Baron Haussmann: How Architecture Ended The French Revolutions
Today, the romance of Paris monopolizes all other aspects of the original City of Love. Whether couples intertwine beneath the Eiffel Tower's famed arch or etch their initials into a lock on the Ponts des Arts bridge, the joyous atmosphere of love envelopes the city, but Paris's vaunted alleyways and roundabouts might tell a different story if streets could talk.
Certainly, a man named Georges-Eugène Haussmann, also known as Baron Haussmann, would share a much colder story about the avenues of Paris. That's because Baron Haussmann was responsible for ending the seemingly endless revolutions and revolts that plagued Paris for so many years, but not with some genius stroke of diplomacy. He did it with architecture.
During the 19th century, Paris was under siege, not by a foreign army but its own people. Parisians couldn't agree whether they supported dictatorships, democracy, or other, and by 1870, six different regimes were pulled down by massive riots and rebellions. By the time Napoleon III declared himself emperor in 1852, someone finally noticed a key element of the various revolutions: the streets.
If You Build It, They Will Riot
In the 19th century, central Paris was a spiderweb of narrow streets that could be easily barricaded with nothing more than the furniture from the neighborhood's homes. According to historian Mark Traugott, the 1830 revolution saw over 4,000 makeshift barricades erected. The February Revolution of 1848 involved more than 6,000! These roadblocks were instrumental in deterring police forces and the military from quelling these uprisings, so Napoleon III resolved to do something about Paris's notoriously narrow pathways before another revolution brought him down. Enter Baron Haussmann.
Directing From On High
Baron Haussmann would be the first to tell you that he was no architect. In fact, he referred to himself as an "artist-demolitionist," so naturally, his preferred method of fixing the cramped neighborhoods was to knock everything down. Unfortunately, he also rarely visited the neighborhoods he so flagrantly destroyed. Barking orders from the comfort of his desk was the Baron's favored style.
Broad Boulevards Through Paris
Over 17 years, Haussmann knocked down more than 12,000 buildings. Many of those edifices were located in the poorer neighborhoods, which coincidentally happened to be where much of the violent turmoil in the city took place. By forcing wide promenades through the city, Haussmann put an end to the rampant barricading, allowing police to break up riots more easily.
Of course, many people weren’t happy with the change, seeing it as an imperialist means to silence dissent. On the other hand, Haussmann also created 27 parks and squares, improved the disastrous sewage and public transportation systems, and even built aqueducts to supply Paris with clean drinking water. Palais Garnier, home of the Opéra National de Paris, and the Les Halles marketplace wouldn't exist without Haussmann. The broad boulevards lined with bright streetlights housed the cafes and shops that inspired artists to lounge about during absinthe hour.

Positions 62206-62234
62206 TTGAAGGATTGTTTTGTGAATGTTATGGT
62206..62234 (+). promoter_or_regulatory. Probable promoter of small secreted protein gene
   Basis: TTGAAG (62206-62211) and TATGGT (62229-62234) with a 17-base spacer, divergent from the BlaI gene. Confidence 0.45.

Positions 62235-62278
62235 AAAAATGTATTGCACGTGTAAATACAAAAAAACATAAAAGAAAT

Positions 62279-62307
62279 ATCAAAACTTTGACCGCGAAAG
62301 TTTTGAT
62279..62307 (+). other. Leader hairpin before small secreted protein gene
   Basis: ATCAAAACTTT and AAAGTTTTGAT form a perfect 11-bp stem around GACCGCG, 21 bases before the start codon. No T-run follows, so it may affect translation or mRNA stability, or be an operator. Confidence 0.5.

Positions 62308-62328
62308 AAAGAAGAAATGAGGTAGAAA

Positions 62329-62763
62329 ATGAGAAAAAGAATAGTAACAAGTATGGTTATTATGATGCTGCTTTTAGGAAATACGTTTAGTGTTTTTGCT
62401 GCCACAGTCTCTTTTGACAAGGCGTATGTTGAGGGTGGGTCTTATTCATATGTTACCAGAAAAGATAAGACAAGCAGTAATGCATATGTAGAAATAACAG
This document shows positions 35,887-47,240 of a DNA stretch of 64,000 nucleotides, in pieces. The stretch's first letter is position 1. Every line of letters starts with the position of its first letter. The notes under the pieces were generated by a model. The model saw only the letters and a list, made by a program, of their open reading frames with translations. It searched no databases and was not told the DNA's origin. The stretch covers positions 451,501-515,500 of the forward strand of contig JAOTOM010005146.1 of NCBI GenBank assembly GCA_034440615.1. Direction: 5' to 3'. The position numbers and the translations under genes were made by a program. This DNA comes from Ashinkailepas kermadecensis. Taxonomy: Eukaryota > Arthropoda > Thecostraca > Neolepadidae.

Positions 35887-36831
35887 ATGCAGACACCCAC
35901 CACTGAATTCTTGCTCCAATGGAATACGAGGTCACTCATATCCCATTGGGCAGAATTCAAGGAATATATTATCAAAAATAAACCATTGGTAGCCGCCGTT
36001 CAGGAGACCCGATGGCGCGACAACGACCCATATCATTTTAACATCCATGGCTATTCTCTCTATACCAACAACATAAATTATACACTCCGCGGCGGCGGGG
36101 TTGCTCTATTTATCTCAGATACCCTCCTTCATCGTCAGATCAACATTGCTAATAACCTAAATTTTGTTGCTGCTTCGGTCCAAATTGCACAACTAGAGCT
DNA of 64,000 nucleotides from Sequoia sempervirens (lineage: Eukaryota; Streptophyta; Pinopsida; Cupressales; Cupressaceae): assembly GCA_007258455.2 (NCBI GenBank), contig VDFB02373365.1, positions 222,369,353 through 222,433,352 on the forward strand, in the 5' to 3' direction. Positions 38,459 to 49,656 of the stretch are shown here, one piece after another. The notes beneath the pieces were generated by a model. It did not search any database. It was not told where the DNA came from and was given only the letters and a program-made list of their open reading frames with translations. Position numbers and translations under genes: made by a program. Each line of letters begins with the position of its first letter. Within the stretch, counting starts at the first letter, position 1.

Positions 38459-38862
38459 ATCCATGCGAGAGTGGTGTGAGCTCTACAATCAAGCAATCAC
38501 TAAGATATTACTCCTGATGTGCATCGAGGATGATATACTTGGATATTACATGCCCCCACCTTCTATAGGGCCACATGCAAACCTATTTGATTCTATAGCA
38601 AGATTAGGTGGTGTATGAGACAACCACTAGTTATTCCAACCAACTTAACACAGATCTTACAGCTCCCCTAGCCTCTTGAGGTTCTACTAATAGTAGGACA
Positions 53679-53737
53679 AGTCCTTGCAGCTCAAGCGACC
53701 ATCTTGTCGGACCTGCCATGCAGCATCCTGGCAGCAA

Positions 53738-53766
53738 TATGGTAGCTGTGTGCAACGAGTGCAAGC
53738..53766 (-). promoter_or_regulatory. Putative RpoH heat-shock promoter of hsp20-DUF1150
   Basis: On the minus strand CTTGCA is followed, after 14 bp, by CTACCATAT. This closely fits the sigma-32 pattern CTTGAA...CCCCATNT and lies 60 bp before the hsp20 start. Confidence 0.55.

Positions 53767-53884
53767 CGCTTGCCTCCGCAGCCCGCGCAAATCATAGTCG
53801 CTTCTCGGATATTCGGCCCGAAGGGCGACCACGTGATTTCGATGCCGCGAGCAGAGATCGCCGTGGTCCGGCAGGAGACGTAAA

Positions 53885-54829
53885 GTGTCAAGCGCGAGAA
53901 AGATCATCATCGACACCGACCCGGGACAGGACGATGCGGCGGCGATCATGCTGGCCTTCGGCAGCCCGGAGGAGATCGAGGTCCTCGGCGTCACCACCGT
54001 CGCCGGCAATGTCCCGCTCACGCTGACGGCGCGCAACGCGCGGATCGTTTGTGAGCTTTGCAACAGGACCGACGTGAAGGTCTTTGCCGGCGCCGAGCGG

Nobody Likes Change
In all, Haussmann's reconstruction of Paris ran up a bill of roughly 75 billion euros in today's money and turned the historic city upside down for nearly two decades. As a result, public opinion of his work was overwhelmingly negative. His Republican opponents detested the destruction of Paris and the tearing down of many of its historic neighborhoods. Prior to Haussmann, many neighborhoods housed both rich and poor, so he was also blamed for the increased separation of economic classes.
The Fall Of Haussmann
Eventually, the public pressure wore the Emperor down, and he offered the Baron a variety of exit strategies. Haussmann declined all of them. The proud artist-demolitionist thought that if he stepped down, people would assume he had erred in his work. Eventually, Napoleon III fired him.
Today, Paris is considered by many the most beautiful city in the world, and much of that is thanks to Georges-Eugène Haussmann. A few of his critics, like philosopher Jules Simon, ultimately changed their tune on Haussmann's work. As Simon said in 1882, "He tried to make Paris a magnificent city and he succeeded completely. He introduced into his beautiful capital trees and flowers and populated it with statues."
No Good Deed Goes Unpunished
Historian Patrice de Moncan detests the criticism that Haussmann's work still receives today. "Haussmann has been portrayed as this almost sinister figure, only out to enrich himself and with his fingers in the till," de Moncan has said. "Haussmann was never forgiven or recognized in his lifetime in France and still isn't. If I give a conference here, people groan when I talk about him. But what he did was phenomenal; he was the world's first modern urban developer. Everyone who came to Paris for the universal exhibitions, including Queen Victoria, was astonished by the transformation of the city. In 1867, there was a meeting of European architects in Germany at which Haussmann was hailed as a pure genius; a brilliant modern urban developer. Yet all that was said about him back home was that he was a crook."
Ultimately, the proof is in the pudding. If you've been lucky enough to see Paris, you know it's some pretty tasty stuff.
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